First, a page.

Earthwork enclosure 330yds (300m) SW of Three Horse Shoes Inn
List Entry Summary
This monument is scheduled under the Ancient Monuments and Archaeological Areas Act 1979 as amended as it appears to the Secretary of State to be of national importance. This entry is a copy, the original is held by the Department for Digital, Culture, Media and Sport.
Name: Earthwork enclosure 330yds (300m) SW of Three Horse Shoes Inn
List entry Number: 1002645
The monument may lie within the boundary of more than one authority.
District: East Devon
District Type: District Authority
Parish: Upton Pyne
National Park: Not applicable to this List entry.
Grade: Not applicable to this List entry.
Date first scheduled: 27-Jul-1976
Date of most recent amendment: Not applicable to this List entry.
Legacy System Information
The contents of this record have been generated from a legacy data system.
Legacy System: RSM - OCN
UID: DV 954
This list entry does not comprise part of an Asset Grouping. Asset Groupings are not part of the official record but are added later for information.
List entry Description
Summary of Monument
An enclosure 200m south east of South Duryard Farm.
Reasons for Designation
Around 6,000 moated sites are known in England. They consist of wide ditches, often or seasonally water-filled, partly or completely enclosing one or more islands of dry ground on which stood domestic or religious buildings. In some cases the islands were used for horticulture. The majority of moated sites served as prestigious aristocratic and seigneurial residences with the provision of a moat intended as a status symbol rather than a practical military defence. The peak period during which moated sites were built was between about 1250 and 1350 and by far the greatest concentration lies in central and eastern parts of England. However, moated sites were built throughout the medieval period, are widely scattered throughout England and exhibit a high level of diversity in their forms and sizes. They form a significant class of medieval monument and are important for the understanding of the distribution of wealth and status in the countryside. Many examples provide conditions favourable to the survival of organic remains.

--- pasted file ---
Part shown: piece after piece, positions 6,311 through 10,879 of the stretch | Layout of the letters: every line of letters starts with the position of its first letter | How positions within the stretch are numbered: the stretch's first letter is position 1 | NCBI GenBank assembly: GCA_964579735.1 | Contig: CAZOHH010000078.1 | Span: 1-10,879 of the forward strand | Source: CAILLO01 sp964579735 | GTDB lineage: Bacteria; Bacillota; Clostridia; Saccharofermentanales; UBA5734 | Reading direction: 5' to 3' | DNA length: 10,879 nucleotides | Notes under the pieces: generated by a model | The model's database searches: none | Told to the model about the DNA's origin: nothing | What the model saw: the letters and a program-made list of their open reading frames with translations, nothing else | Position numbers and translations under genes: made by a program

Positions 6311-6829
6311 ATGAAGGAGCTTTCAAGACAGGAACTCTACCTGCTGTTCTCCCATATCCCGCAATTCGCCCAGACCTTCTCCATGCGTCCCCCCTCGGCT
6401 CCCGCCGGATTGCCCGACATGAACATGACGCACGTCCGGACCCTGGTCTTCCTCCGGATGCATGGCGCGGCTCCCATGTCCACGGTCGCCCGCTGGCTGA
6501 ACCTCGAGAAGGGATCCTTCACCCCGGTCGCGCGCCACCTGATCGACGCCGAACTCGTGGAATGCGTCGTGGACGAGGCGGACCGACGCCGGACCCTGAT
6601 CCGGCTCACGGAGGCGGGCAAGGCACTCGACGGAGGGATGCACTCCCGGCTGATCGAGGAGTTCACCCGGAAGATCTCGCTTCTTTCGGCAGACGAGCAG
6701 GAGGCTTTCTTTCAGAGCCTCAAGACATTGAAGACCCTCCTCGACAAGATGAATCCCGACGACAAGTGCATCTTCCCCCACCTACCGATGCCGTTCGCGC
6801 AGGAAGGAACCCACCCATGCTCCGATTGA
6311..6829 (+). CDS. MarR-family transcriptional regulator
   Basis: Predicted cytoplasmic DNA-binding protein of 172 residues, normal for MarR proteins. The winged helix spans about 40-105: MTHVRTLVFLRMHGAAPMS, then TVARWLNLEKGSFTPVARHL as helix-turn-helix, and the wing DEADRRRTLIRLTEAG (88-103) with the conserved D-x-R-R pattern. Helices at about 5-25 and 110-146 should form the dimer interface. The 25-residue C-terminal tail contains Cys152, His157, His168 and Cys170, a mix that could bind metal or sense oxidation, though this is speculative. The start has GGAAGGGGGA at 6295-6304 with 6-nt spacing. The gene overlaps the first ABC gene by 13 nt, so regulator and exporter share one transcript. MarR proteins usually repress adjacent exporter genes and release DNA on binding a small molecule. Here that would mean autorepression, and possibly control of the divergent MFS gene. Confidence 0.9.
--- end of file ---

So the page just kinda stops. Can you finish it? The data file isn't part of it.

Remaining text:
The enclosure 200m south east of South Duryard Farm is most likely to be a moated site, visible on aerial photographs. It will contain archaeological and environmental evidence relating to its construction, date, function, abandonment, social organisation and landscape context.
This record was the subject of a minor enhancement on 17 November 2015. The record has been generated from an "old county number" (OCN) scheduling record. These are monuments that were not reviewed under the Monuments Protection Programme and are some of our oldest designation records.
The monument includes an enclosure situated immediately north of the Star Barton Brook in its steep valley. The monument survives as a rectangular enclosure with rounded corners formed on three sides by a 2m wide ditch flanked by both inner and outer banks both of approximately 4m wide and by a single bank and the brook to the fourth side. These form an enclosure measuring approximately 70m long by 50m wide overall, with all deposits and structures preserved as buried features. The exact date and function of the enclosure is unknown, but it has been interpreted as a medieval moated site.
PastScape Monument No:-448222
National Grid Reference: SX 90135 96025
The above map is for quick reference purposes only and may not be to scale. For a copy of the full scale map, please see the attached PDF - 1002645 .pdf
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This copy shows the entry on 19-Sep-2018 at 02:01:07.
End of official listing